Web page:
Medical Home: Accessing ServicesFamilies and primary health care providers don’t have to identify, provide and coordinate all the services needed by a child or youth with special health care needs by themselves. Community services and systems are available to help.

Below are several key organizations or people who know about resources in your community and can help you quickly find and access needed resources.

Key Resources

Toll-free, statewide child and family health Information and Referral Line from WithinReach. Get connected to services in your community including free or low-cost health insurance, food resources, immunizations, breastfeeding support, family planning services, parenting support, child development screening services, and many other social and health programs, including information for children with special health care needs. Access to interpretive service for 50 languages.

Hotline (Hours: Monday to Thursday 8:00am to 5:30pm, Friday 8:00am to 5:00pm)
1-800 322-2588 or 1-800-833-6388 (TTY relay)

Want to look for resources yourself and apply for programs for which you are eligible? Search the ParentHelp123 website to find services available through the Family Health Hotline. The Call Center staff is the same for the Health Hotline and ParentHelp123- Call if you want help finding out if your family qualifies for programs and filling out applications on-line.

Hotline: 1-866-585-1123

English: http://www.parenthelp123.org/

En Español (Spanish): http://www.parenthelp123.org/es/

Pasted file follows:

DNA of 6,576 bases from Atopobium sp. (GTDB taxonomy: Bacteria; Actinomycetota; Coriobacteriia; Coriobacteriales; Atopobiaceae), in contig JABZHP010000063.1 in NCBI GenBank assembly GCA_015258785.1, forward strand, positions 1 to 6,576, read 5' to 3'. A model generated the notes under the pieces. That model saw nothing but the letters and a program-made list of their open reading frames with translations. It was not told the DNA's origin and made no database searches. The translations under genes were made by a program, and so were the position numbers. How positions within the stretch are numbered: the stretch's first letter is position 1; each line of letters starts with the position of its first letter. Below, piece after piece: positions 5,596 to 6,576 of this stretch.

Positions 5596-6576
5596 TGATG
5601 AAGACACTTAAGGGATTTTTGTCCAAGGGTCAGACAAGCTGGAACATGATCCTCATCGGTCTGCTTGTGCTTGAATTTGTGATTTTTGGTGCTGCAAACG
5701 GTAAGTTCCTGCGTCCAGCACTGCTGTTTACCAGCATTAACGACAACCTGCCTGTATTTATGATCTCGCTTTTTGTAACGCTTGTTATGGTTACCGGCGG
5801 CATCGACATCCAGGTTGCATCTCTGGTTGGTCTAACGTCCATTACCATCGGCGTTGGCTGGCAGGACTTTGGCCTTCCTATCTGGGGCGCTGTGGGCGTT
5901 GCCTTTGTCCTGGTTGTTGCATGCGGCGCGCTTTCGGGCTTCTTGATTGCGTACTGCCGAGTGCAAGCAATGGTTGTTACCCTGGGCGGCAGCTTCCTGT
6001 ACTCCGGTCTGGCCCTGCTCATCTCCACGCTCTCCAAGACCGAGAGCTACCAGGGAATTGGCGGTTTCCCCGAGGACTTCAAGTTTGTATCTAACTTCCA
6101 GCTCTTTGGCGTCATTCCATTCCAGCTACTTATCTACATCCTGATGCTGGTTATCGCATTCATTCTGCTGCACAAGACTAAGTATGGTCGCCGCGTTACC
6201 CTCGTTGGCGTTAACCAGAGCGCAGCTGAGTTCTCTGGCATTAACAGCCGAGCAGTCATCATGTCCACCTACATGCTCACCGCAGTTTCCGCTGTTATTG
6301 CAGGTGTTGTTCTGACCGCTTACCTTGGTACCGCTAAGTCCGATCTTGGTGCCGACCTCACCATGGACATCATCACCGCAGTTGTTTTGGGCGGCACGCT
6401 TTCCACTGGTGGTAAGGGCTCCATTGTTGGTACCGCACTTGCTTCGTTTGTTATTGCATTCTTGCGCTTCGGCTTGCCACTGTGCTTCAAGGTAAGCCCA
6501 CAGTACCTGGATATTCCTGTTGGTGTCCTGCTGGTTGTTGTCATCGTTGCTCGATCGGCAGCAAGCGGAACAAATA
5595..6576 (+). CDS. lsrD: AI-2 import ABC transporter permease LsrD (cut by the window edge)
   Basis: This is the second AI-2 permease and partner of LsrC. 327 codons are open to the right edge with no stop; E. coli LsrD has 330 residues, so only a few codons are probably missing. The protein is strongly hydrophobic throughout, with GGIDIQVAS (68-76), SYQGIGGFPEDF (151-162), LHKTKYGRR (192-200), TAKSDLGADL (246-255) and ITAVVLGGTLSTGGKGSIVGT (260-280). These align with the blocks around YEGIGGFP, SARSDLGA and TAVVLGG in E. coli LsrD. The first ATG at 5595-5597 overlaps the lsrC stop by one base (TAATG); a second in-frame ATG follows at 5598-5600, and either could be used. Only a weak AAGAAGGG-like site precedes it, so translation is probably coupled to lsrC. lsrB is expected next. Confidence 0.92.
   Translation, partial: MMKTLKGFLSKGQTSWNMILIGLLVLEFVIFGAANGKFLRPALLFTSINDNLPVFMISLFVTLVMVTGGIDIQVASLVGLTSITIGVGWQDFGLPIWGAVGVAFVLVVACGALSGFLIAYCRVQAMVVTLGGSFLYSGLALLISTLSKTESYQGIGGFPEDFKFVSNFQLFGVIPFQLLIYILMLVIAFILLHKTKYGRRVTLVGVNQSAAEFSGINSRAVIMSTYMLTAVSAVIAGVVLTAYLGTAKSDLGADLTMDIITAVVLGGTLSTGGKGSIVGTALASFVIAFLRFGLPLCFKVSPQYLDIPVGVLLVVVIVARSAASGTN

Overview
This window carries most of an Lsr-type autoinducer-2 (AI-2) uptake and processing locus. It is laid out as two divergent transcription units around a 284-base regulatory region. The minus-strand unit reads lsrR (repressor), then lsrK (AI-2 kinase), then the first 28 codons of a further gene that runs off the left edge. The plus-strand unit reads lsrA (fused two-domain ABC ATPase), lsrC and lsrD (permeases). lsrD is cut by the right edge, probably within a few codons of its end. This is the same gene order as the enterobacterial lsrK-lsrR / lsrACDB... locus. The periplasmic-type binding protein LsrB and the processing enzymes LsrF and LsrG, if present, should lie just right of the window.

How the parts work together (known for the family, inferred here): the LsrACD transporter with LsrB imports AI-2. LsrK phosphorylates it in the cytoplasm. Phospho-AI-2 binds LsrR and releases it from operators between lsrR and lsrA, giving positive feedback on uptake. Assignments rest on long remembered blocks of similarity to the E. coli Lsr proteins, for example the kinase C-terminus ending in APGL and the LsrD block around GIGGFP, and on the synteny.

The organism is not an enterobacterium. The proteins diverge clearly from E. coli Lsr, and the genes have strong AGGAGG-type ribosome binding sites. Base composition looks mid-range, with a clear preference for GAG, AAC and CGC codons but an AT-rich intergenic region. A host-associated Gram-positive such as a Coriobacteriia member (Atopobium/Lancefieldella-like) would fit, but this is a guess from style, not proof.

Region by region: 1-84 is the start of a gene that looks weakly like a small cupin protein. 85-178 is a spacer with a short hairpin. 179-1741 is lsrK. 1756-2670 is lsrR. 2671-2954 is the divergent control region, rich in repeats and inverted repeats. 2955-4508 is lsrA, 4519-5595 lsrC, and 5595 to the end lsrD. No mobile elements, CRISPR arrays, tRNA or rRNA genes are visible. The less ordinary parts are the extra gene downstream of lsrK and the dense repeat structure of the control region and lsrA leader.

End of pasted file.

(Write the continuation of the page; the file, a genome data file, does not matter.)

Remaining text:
WIN 2-1-1 – Washington Information Network 211
Access the 2-1-1 Community Resources Database to find information and referrals for health and human service providers in your community. If you do not find the service you need, please dial 2-1-1from anywhere in Washington to speak to a 2-1-1 Information and Referral Specialist for assistance. Or call toll free 1-877-211-WASH (9274).

The Department of Early Learning’s (DEL) Early Support for Infants and Toddlers (ESIT) program provides services to children birth to age 3 who have disabilities or developmental delays. Eligible infants and toddlers and their families are entitled to individualized, quality early intervention services in accordance with the federal Individuals with Disabilities Education Act (IDEA), Part C.

In Washington, referrals to early intervention services are provided through Local Lead Agencies. Family Resources Coordinators help families access the early intervention services their child may need. They also help families get a free developmental screening and suggest other community resources.

Special education is the provision of specially designed instruction to meet the unique needs of an eligible student in order to allow him or her to make progress toward the state standards.  Eligible special education students from ages three to twenty-one are entitled to a free and appropriate public education (FAPE).